A London newspaper report of a European Union audit citing gross corruption in the Palestinian Authority is the latest, but not the last, exposure of a PA regime that is a decaying creature living on borrowed time.
In August, the United States signed a $148 million agreement with the Palestinian Authority to support the budget in Ramallah.
U.S. Consul General Michael Ratney stressed how much the Obama administration supports Abbas government in order to strengthen its institutions, all part of the master plan to show that the Palestinian Authority functions as a state. All it needs, according to the U.S. State Dept., is the stamp of approval that it is a country.
The very idea of creating a new Arab state within Israel’s current borders is a dream for President Barack Obama, so he had no trouble in August to waive restrictions set by Congress to send more tax dollars to Ramallah, part of a prize for resuming the so-called peace talks that are rapidly on their way to joining previous discussions in the grave from which they were exhumed in July.
Shortly after the U.S. aid, France and the Palestinian Authority signed a $15 million agreement to bail out Abbas’ depleted coffers, which have a bottom line of approximately minus $500 million.
Hamdallah then met EU foreign policy chief Catherine Ashton, one of Israel’s biggest thorns in the you know where, to ask for more money.
When it comes to schooring, Abbas has it all over the Jews.
As usual, the PA says it needs money because Israel is choking it as well as Gaza with the famous siege that does not exist., except for that which the Egyptian military regime has imposed. But that does not count since it is not part of the Zionist lobby.
Make no mistake about it, says Abbas. “Israel exploits our resources and lands which directly leads to an increase in the deficit which we must contend with,” and “the central reason for this is the Israeli occupation.”
That is the magic code word for Abbas to get whatever he wants. If there is not enough rain, it is because of the occupation. If it is Tuesday and not Wednesday, it is because of the occupation.
Now it is October. It’s salary time again, and guess what? Palestinian Authority Finance Minister Shukri Bishara told Abbas it has no money to pay its workers, who officially comprise nearly 8 percent of the total population in Judea and Samaria, but in fact the number is far larger.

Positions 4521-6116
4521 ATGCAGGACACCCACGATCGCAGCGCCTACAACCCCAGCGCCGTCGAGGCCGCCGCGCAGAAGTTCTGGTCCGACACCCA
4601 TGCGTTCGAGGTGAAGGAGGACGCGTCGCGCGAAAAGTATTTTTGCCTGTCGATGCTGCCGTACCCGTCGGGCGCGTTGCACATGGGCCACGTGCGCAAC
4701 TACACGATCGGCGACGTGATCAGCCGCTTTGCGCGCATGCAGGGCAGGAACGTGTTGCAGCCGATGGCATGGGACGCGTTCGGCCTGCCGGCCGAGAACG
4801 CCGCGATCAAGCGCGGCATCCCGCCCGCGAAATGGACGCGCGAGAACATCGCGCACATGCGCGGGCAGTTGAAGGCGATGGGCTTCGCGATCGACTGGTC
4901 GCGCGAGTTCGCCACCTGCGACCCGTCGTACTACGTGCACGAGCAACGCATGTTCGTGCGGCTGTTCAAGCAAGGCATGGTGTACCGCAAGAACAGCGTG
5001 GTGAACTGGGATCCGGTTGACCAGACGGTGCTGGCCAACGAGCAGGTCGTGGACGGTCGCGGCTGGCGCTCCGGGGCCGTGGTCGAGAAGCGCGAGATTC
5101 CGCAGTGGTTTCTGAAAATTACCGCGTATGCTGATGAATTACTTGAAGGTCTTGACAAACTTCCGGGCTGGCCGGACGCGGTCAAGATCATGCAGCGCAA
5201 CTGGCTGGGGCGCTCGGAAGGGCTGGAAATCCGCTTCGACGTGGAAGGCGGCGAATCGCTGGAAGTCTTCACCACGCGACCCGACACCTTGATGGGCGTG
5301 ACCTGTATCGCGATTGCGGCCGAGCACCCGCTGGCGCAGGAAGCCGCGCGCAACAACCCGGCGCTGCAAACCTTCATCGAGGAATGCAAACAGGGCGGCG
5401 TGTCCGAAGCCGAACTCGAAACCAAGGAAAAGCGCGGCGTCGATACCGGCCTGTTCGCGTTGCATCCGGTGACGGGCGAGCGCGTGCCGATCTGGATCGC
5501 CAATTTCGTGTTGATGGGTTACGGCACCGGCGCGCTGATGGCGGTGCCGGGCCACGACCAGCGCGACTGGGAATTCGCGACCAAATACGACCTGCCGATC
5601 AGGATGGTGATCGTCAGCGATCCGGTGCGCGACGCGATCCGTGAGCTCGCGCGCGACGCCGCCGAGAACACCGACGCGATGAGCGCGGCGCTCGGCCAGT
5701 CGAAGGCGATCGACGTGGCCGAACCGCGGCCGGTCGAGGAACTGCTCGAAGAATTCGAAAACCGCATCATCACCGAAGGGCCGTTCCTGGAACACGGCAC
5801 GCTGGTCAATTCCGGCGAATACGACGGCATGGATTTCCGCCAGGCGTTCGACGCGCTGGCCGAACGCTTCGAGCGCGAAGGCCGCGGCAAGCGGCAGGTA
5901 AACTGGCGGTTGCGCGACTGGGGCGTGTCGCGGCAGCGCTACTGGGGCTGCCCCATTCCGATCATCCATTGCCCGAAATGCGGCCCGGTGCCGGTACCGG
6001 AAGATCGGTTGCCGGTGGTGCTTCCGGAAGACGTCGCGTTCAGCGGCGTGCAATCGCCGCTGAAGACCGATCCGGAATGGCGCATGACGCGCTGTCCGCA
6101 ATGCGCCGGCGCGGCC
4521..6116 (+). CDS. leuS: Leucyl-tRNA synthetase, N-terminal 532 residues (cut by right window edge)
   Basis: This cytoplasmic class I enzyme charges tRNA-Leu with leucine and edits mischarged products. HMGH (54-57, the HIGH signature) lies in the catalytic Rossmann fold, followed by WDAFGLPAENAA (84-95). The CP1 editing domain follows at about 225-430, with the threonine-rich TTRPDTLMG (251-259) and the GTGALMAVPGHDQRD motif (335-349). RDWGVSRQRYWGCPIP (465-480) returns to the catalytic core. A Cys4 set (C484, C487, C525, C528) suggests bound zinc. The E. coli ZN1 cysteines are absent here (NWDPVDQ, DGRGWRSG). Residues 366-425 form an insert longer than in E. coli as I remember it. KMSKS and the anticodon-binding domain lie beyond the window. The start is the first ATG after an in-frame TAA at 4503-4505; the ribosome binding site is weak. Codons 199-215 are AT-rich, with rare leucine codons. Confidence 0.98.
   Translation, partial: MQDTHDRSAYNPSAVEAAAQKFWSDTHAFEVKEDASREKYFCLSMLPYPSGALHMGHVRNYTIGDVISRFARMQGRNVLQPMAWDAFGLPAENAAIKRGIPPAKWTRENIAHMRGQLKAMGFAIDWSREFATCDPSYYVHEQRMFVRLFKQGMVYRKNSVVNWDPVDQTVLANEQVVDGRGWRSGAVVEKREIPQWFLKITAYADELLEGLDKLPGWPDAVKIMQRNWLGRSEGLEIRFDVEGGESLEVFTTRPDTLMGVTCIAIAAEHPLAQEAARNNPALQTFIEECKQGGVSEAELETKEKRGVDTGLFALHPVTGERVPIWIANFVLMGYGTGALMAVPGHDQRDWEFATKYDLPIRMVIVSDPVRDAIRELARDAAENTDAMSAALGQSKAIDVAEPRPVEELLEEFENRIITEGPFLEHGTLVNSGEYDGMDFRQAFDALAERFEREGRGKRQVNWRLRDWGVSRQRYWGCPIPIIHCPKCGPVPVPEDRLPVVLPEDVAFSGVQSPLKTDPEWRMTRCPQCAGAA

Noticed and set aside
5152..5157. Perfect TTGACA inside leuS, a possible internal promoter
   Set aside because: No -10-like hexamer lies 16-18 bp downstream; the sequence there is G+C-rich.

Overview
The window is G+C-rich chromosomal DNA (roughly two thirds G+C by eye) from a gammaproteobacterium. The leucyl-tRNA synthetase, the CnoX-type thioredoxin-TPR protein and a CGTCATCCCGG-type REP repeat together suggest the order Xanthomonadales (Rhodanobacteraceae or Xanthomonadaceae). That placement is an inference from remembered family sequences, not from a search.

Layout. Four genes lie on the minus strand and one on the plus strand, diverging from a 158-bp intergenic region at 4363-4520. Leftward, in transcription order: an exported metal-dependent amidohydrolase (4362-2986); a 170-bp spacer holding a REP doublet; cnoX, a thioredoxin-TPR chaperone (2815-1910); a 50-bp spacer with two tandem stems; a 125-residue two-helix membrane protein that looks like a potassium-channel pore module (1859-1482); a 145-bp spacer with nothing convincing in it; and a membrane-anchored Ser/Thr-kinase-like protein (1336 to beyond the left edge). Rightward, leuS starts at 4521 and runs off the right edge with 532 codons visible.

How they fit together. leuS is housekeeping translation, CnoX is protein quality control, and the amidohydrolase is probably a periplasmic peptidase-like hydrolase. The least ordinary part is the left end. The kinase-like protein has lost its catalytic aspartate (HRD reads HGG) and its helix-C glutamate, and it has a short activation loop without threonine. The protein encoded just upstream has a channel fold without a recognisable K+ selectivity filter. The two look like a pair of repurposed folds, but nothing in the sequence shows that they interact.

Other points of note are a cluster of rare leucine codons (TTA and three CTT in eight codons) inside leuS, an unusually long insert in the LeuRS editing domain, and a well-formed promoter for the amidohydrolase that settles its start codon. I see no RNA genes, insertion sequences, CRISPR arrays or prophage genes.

It has been reported year after that the Palestinian Authority is a welfare state and that it cannot exist on its own.
Anyone who simply travels through Judea and Samaria can see for himself huge villas and thousands of luxury cars. What people don’t see, or don’t want to see, is that many of those homes and cars were paid for by the billions of dollars a year that are controlled by officials who make Congressmen’s pork barrel look like small potatoes.
The Times of London revealed Sunday that a European Union audit shows that corruption and mismanagement managed to waste about $2 billion, which is three or four times the annual deficit and also is nearly equal to the total amount of money the EU has given to the Palestinian Authority in the four-year period ending last year.
This is no news to Palestinian Authority Arabs. The EU auditors could have saved themselves a lot of work and trouble if they simply had asked the local Arabs, just like pollsters did last year, when they discovered that an overwhelming 71 percent of Arabs believe that there is corruption in their government.
In order to boost the confidence of Abbas to remain corrupt, Uncle Sam will pay out approximately $440 million to Ramallah this years, which is less than the $513.4 million doled out last year but still $440 million more than zero, not including support for UNRWA.
Aid to Israel is in the billions, but a large part of it is funneled right back into the United States for purchases of Made in USA defense components.
In the case of the Palestinian Authority, the only money that goes back into the coffers of the United States is that which Abbas forks over in restaurants when schnooring in Washington.
About the Author: Tzvi Ben Gedalyahu is a graduate in journalism and economics from The George Washington University. He has worked as a cub reporter in rural Virginia and as senior copy editor for major Canadian metropolitan dailies. Tzvi wrote for Arutz Sheva for several years before joining the Jewish Press.
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